Controlling faceoffs and ground balls calls for laborious, not fancy, stickwork Players who pave the way lay groundwork for goals

April 09, 1996|By Glenn P. Graham | Glenn P. Graham,SUN STAFF

They're the scrappers. The players who do a lot of the hard work before the goals are scored. The ones who track back defensively as fast as they push up on attack.

They're also the guys who would have preferred to play in the early-season cold and rain.

Duties include winning draws, scooping up ground balls, riding relentlessly on defense and whatever else it takes to get their team a win.

Westminster coach Jim Peters talked about the days when midfielders played all 60 minutes of a game. Those days are gone now with teams using three and sometimes four midfield lines, but there are still some midfielders who come close to qualifying.

"The 60-minute men. Back in the '50s and '60s, Navy would run one midfield line all game long," Peters said.

Prior to the season, Peters referred to senior Mark McAlonan as one of those kind of players. At South Carroll, junior Charlie Gibson scored four goals and had three assists in a 16-10 win over Atholton earlier in the season. Coach Jeff Alisauckas was just as impressed with the 10 ground balls Gibson got to and the 14 faceoffs he won.

After two seasons at the junior varsity level, Liberty senior Jimmy Fitze worked his way up to varsity last season and is now on the Lions' top midfield line this year as one of their finest two-way players.

Westminster is 4-0, Liberty is 3-1 and South Carroll is 2-1 -- each off to its best start in a long time -- and those three players are a big reason why.

Before any goals can be scored, possession of the ball is needed. That's where winning draws and collecting ground balls come in. Teams spend plenty of time in practice on both crafts, though both often go unnoticed. Unheralded, but vital.

"In the high school game, you have to own the ground balls and win the faceoffs to control the game. If you get possession of the ball, you can win games," Peters said.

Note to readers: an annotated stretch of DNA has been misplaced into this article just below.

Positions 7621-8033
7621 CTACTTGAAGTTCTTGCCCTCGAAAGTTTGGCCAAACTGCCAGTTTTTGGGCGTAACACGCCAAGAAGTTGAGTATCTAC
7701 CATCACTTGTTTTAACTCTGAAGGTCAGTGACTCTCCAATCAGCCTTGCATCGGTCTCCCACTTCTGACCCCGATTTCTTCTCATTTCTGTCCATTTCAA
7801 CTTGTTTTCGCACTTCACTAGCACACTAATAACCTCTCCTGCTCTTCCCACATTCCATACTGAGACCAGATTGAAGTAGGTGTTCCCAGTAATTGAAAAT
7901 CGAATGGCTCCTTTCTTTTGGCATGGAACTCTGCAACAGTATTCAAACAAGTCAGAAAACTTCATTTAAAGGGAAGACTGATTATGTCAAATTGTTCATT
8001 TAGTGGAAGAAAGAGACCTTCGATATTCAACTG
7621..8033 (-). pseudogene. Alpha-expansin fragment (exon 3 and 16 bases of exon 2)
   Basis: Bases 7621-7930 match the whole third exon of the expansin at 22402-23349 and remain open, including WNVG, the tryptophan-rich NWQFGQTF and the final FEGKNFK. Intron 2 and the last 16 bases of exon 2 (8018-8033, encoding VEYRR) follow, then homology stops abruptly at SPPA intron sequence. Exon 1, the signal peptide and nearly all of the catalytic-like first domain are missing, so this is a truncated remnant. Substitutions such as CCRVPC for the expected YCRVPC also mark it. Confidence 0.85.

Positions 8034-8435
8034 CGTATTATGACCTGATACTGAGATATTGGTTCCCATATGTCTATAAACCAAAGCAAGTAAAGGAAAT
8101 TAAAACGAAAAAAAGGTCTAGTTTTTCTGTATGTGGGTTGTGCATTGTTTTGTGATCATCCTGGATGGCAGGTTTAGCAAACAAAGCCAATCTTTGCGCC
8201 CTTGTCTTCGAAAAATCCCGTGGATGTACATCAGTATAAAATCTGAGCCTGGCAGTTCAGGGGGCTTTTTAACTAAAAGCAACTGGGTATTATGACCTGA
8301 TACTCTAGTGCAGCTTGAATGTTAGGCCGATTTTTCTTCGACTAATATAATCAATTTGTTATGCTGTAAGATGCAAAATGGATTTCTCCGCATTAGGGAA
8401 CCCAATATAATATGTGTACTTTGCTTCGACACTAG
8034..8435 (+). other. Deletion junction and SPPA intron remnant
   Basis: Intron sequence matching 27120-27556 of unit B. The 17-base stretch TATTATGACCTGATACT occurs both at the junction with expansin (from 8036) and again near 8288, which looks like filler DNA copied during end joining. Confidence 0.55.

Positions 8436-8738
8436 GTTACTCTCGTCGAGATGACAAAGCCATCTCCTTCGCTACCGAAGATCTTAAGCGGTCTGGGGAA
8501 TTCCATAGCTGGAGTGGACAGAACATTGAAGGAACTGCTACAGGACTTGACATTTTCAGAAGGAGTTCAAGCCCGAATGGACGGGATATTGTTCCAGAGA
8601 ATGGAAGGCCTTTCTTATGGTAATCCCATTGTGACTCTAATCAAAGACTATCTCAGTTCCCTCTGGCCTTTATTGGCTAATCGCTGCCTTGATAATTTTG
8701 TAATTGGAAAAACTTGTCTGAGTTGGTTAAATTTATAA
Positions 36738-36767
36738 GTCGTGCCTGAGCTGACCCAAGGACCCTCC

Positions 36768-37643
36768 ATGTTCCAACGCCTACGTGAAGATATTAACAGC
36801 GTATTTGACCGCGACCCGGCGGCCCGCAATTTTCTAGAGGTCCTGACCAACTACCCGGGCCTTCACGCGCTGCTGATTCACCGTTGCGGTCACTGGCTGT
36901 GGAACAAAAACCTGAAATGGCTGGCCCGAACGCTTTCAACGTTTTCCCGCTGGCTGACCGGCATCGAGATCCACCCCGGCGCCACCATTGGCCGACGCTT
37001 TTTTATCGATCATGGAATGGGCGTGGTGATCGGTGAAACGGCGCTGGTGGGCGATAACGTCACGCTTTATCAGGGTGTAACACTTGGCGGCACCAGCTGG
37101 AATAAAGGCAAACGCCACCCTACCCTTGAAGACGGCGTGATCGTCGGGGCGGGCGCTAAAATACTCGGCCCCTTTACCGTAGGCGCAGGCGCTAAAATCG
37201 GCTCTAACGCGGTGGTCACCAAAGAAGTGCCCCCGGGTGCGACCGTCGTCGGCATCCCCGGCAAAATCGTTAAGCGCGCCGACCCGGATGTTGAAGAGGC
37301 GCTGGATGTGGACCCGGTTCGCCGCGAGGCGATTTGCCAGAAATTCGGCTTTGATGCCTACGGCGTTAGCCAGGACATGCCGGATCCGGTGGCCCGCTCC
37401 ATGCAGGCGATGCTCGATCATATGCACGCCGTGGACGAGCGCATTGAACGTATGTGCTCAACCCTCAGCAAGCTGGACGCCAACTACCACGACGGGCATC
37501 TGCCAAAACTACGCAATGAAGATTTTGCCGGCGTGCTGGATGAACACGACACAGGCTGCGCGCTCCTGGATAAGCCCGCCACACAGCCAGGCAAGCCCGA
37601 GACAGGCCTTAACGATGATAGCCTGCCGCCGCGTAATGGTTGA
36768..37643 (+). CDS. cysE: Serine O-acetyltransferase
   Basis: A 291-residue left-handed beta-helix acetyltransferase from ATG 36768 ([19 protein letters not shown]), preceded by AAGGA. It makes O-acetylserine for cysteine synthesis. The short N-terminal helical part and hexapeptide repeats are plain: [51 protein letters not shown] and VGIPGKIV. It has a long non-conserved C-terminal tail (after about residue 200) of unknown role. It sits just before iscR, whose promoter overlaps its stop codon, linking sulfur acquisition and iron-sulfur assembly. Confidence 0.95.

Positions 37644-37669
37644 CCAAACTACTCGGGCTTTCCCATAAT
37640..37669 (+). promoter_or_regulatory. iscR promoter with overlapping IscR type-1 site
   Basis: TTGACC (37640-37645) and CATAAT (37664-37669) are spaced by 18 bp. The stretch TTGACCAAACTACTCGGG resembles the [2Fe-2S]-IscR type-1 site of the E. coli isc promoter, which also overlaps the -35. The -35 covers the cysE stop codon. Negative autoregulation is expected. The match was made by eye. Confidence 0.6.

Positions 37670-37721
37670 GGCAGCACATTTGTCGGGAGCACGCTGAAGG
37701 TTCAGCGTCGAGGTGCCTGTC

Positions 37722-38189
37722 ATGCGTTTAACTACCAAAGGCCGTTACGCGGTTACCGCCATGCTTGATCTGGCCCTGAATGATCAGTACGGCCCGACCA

"Ground balls is a stat the newspapers don't report, but it's a big thing," said Alisauckas. "A lot of goals are scored in transition and how do you get the transition game going? It starts with the guys who get the ground balls."

And that's where McAlonan, Gibson and Fitze come in.

McAlonan, in his third varsity season, isn't the Owls' key faceoff man, but he does just about everything else. He runs on the team's top midfield line, is on the field in man-up and man-down situations and his defense-first approach enables his fellow midfielders to play a more offensive-minded game.

"He does everything. Mark's a good athlete first, quiet kid, very smart. He's the kid who's always muddy," Peters said. "He just works and never questions anything. He's been scoring a goal a game for us so far along with all the other stuff I ask him to do and I told him we'll need him to step up on the scoring some. I said to him, 'We have to get three or four goals from you' and he just said, 'OK.' "

"Anything the team needs. Helping out any way I can," McAlonan said.

The day after South Carroll's win over Atholton, Alisauckas asked Gibson how he felt. The one-word reply was "sore." Faceoff after faceoff and grinding for those ground balls will do that to players. Gibson, who won South Carroll's "Ground Ball Award" last season, understands what has to get done.

"I know if I get the ground balls it's giving my team an opportunity to score," Gibson said. "You have to keep practicing every day and you have to want the ball. Faceoffs are tiring, very demanding, but the team counts on you to get the ball out."

Coach Troy Barnes said Fitze has been a big influence on the younger players at Liberty with his work ethic and desire to become a complete lacrosse player. Along with running on the top line, Fitze works on man-down situations and is the player who more times than not will come out of the pack with a loose ball.

"He's fast, hustles and makes a lot of plays for us that some people may not notice. He's improved every year and has worked at being a better lacrosse player and a lot of the younger players see that," Barnes said. "He works as hard as anyone and always comes off the field red-faced."

As for what each likes to do best on the lacrosse field, Gibson speaks for all three: "Playing more than anything. I just like to be out there."

Pub Date: 4/09/96

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